Wilcox told the Army Times that the arresting officer “approached Grisham and told him to set down the loaded rifle that was slung across his chest so the two could talk.” Instead of complying with that fictitious order, Wilcox said that I “became very irate and angry and yelled at the officer he was not going to take his gun.” Wilcox then told the Army Times that “a scuffle ensued.”
On March 24, Cpl. Chris Wilcox issued a report to the Temple Daily Telegram that “instead of talking to Grisham first, the officer decided to disarm him.”
Right off the bat, we have conflicts in what Cpl. Wilcox is putting out in the public. Which is it, Temple PD? Did I refuse to put down my rifle or did the officer not talk to me? The “scuffle” mentioned in early articles seems to have disappeared. If, in fact, there was a scuffle, why weren’t there any charges alleging this? If there wasn’t a scuffle (which there wasn’t), why hasn’t Wilcox corrected his version of events?
On April 3, Wilcox told the Telegram that I was carrying my rifle “by a sling designed to assist the user with immediate usage of the weapon.” Can anyone show me a sling that ISN’T designed to assist the user with “immediate usage of the weapon?” He also made sure that readers knew I was walking “near the airport” without actually telling them that I was walking AWAY from the airport at the time of my arrest. In fact, I live 50 feet from the airport, so anywhere I walk with a gun is “near the airport.” At some point, I would have had to walk TOWARDS the airport. What non-residents reading that also don’t understand is that Draughon-Miller Central Texas Regional Airport is barely even a regional airport. As far as I know, there are no commercial flights. The airport is mostly used by Army rotary wing aviation units and private, small-plane pilots.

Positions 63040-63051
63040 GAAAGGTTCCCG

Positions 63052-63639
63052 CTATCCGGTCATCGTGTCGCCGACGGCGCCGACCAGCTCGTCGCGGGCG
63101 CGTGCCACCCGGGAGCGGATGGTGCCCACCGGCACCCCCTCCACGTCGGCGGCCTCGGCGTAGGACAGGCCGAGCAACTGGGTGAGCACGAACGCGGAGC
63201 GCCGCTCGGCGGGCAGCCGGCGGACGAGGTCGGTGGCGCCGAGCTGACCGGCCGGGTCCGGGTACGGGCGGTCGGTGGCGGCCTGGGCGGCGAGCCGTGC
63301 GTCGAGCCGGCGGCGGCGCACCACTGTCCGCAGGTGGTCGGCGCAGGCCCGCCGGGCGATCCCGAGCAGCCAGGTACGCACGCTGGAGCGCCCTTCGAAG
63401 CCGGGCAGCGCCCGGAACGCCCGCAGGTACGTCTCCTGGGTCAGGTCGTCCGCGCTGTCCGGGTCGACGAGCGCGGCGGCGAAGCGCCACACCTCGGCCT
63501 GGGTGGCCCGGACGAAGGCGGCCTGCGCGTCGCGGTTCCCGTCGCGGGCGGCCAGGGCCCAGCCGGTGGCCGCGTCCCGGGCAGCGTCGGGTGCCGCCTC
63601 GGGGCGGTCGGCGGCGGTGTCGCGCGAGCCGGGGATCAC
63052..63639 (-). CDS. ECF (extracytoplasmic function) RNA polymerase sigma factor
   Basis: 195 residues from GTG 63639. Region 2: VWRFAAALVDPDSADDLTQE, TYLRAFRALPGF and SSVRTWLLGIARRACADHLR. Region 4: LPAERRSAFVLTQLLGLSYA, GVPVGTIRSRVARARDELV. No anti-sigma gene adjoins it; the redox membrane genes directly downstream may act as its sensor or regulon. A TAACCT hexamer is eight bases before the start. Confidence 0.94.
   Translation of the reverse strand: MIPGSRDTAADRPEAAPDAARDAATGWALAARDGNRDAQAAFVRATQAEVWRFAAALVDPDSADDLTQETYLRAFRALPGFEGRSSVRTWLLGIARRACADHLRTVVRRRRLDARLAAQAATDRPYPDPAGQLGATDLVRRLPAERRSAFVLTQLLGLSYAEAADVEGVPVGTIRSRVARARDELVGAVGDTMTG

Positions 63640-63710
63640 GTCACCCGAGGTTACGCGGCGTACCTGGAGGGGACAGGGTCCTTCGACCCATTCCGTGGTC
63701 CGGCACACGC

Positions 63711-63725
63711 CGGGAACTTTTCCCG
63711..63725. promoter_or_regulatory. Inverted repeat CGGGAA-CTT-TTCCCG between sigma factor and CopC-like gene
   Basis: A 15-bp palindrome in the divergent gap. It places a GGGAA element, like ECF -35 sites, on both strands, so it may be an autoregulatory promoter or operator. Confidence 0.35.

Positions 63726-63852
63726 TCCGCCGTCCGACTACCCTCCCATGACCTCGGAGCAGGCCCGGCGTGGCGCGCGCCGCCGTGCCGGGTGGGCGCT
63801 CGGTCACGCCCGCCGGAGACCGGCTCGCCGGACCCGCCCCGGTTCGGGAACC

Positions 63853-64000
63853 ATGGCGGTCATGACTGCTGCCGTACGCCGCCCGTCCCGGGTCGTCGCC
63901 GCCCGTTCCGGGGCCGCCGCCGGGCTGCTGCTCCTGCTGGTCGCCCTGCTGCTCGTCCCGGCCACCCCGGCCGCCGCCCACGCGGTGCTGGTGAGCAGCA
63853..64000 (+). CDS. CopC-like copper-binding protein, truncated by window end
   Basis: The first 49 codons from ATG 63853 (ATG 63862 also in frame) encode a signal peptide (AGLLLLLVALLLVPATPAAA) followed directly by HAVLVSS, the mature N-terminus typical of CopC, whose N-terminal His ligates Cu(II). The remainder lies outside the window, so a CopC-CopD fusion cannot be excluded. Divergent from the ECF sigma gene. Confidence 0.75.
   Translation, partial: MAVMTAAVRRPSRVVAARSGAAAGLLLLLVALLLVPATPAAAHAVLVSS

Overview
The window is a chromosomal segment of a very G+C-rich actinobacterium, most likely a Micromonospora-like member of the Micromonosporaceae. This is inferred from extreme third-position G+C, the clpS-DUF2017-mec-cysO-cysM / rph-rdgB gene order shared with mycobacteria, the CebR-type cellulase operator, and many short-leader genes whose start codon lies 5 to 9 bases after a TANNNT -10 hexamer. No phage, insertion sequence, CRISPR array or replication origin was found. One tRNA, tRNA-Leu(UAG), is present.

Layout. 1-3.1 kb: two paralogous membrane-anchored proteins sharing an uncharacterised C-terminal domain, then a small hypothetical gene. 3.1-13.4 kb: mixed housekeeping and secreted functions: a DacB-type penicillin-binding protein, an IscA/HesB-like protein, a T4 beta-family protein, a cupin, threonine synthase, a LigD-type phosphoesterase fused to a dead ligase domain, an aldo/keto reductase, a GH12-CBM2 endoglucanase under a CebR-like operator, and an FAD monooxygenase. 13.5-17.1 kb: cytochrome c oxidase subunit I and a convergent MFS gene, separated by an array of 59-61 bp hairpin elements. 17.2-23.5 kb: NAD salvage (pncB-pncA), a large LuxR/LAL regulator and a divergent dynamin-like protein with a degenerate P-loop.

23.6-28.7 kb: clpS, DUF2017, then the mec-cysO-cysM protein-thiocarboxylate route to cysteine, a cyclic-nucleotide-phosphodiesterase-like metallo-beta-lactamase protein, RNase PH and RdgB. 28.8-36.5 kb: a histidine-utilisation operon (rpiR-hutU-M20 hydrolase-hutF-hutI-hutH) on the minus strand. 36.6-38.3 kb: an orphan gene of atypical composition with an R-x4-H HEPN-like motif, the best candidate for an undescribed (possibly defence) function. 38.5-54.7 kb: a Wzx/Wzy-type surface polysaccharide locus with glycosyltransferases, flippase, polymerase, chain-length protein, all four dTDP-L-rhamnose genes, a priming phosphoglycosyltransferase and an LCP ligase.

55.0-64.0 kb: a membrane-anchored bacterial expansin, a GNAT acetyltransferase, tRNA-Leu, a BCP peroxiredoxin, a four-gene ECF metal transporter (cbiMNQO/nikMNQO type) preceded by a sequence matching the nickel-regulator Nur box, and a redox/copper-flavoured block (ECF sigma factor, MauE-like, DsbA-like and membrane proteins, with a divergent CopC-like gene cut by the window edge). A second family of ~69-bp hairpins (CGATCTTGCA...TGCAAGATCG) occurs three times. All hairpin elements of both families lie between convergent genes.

The statement in the Killeen Daily Herald was probably intended to strike fear into the public that I intended to use my weapon in some nefarious manner by capitalizing on the public hysteria about 9/11 and recent terrorist events. This is probably also the same reason that Wilcox tried to tie me to the Army marathon as some sort of threat or risk to the event.
You know, I can’t help but wonder what would have happened if I had actually cared enough to show up at the marathon to support the runners. I would have had to do so unarmed since the department saw fit to charge me with a bogus crime that required confiscation of my CHL permit. I can’t help but wonder if I would have had a police officer detailed just to shadow my every move or if I would have been subjected to unnecessary searches or pat downs.